Homemade Maple Syrup and the Ka-Bar Dozier

Discussion in 'Wilderness, Water & Woods Trading' started by happyjackotter, Apr 3, 2018.

  1. happyjackotter

    happyjackotter NYS Guide Vendor

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    Who doesn’t love Maple Syrup? It’s actually really easy to make. You can buy the taps from your local garden store at about 6 bucks a piece. Locate some maple trees on your property, tap a hole and start collecting sap. I tapped 4 trees and netted about 5 gallons of sap a day. Not bad. You don’t have to have a crazy elaborate setup to enjoy some homemade Mapley goodness. 5 gallons of sap boils down to about a cup of syrup which is plenty for Sunday Morning breakfast. I used a 5 gallon stainless steel pot on a Burner to reduce the sugar water. You have to reduce it in two stages. The first stage takes about 2 and a half hours. You want to boil the sap down to about 3/4 of an inch left in the bottom of the pot. You then remove it from the heat and let it cool. The second reduction is the most important. Strain the sap into a smaller pot using cheesecloth to remove fine particles. You then bring the sap to a boil again. This time you really have to pay attention to the temperature using a cooking thermometer. The magic number you need to hit is 219 degrees Fahrenheit. The sap will quickly get to about 212 degreees the stall out. It takes a while for it to reach 216. Once it does it will start climbing quicker to the magic 219. Let it boil at 219 till it reaches your desired thickness. But be careful, you can go too far and burn up your little science experiment. Yep. It happened to me the first go around. Haha. All part of the fun right? Once it reaches the desired thickness pour it off into a glass jar and let cool. Voila! Awesome fresh no preservative organic maple syrup. You can the use it for your pancakes or....a little secret I’m going to share with you. 50/50 shots of maple syrup and Honey Jack Daniels is amazing. Enjoy!
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    P.S.-The Kabar Dozier is an awesome little Folding Hunter. Great for Field Dressing and really any slicing task. Lightweight and with the Ka-Bar durability you have come to expect. Check our website for more details! Thanks folks!
     
    Last edited: Apr 3, 2018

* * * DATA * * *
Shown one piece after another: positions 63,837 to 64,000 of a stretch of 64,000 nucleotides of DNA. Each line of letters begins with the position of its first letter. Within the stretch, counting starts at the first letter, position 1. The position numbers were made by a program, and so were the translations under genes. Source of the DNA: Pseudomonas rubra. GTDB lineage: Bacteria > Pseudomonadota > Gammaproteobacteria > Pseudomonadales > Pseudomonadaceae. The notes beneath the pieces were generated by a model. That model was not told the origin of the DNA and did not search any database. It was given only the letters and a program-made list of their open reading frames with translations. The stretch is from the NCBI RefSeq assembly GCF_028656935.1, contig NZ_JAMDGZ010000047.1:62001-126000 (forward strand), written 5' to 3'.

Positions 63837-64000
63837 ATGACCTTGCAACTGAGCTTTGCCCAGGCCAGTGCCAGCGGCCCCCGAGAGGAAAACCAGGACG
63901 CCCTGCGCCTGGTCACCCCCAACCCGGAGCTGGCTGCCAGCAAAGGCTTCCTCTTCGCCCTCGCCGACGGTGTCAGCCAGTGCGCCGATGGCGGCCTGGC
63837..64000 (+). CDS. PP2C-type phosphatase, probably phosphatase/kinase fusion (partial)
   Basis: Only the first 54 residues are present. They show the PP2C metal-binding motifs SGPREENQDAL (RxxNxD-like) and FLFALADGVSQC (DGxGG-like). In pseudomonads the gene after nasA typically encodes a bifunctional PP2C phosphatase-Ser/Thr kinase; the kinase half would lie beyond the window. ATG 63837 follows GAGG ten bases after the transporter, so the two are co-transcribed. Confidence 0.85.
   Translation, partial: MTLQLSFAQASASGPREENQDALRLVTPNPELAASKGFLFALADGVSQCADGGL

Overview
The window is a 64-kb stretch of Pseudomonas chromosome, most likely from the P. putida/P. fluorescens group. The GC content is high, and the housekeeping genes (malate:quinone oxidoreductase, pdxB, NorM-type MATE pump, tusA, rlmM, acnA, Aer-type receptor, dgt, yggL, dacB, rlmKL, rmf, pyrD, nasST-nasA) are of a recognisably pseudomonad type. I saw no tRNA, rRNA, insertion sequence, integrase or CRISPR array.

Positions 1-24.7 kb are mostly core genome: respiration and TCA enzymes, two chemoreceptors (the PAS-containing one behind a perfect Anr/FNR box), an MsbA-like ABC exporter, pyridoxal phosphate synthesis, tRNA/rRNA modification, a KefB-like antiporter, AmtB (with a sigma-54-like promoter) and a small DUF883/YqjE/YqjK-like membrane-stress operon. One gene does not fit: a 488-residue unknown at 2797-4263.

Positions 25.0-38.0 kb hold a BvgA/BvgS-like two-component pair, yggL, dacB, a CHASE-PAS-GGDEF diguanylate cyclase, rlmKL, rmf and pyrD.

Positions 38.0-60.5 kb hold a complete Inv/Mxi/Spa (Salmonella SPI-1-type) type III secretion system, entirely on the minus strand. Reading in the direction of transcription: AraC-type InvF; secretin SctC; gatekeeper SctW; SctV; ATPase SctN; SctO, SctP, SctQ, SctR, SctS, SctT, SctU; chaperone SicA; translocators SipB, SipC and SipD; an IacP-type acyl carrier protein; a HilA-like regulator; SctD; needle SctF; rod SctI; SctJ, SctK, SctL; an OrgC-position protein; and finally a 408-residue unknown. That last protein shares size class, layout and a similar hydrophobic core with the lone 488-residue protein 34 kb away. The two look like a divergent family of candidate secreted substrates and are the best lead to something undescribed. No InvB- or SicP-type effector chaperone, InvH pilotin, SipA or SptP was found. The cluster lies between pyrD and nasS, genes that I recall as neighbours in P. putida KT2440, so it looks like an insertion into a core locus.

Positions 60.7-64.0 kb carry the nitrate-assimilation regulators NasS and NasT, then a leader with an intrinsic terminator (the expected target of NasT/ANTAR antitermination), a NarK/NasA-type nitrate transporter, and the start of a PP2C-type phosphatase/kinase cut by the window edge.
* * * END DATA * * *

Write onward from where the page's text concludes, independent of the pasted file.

2. Sandcut

    Sandcut 3% Neanderthal Vendor

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    Nice! I'm always amazed at just how good tree sap can be.

    I'm hoping to finish another 1/2 gallon of syrup this weekend, provided the temps stay above freezing enough for sap to flow.

    One point to touch on. The magic number isn't necessarily 219°. It is 7° above boiling. Now at sea level the two temps are one and the same. However, the boiling point of water decreases as elevation increases. Here at 2,000' above sea level, water boils at 208°, so the magic number is 215°. When I first started to make syrup I kept taking it to 219° and, when it would cool, I would get a big deposit of sugar in the bottom of my jars. I was supersaturating the solution by boiling it too long. Once it cooled off it could no longer hold the sugar in solution and it would precipitate until it reached an equilibrium of saturation. The result was that I was boiling away good syrup and getting less than I could have put up.

    The first batch I canned this year I finished during the one nor'easter storm that had a really low pressure system. The syrup actually hit the first boiling plateau and went to syrup at 213° because the pressure was so low due to the storm. Crazy stuff.
     
  3. happyjackotter

    happyjackotter NYS Guide Vendor

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    @Sandcut Great info. I was told the number was 219 by a friend. It seems to be working well here. We have had high pressure on the days that I’ve cooked it down. I didn’t even think about the fact that atmospheric pressure affects boiling points. This is the first year making syrup and apparently have a lot more to learn to gain consistency. Thanks for the info sir! Hopefully this will help other people start or hone in their syrup making.
     
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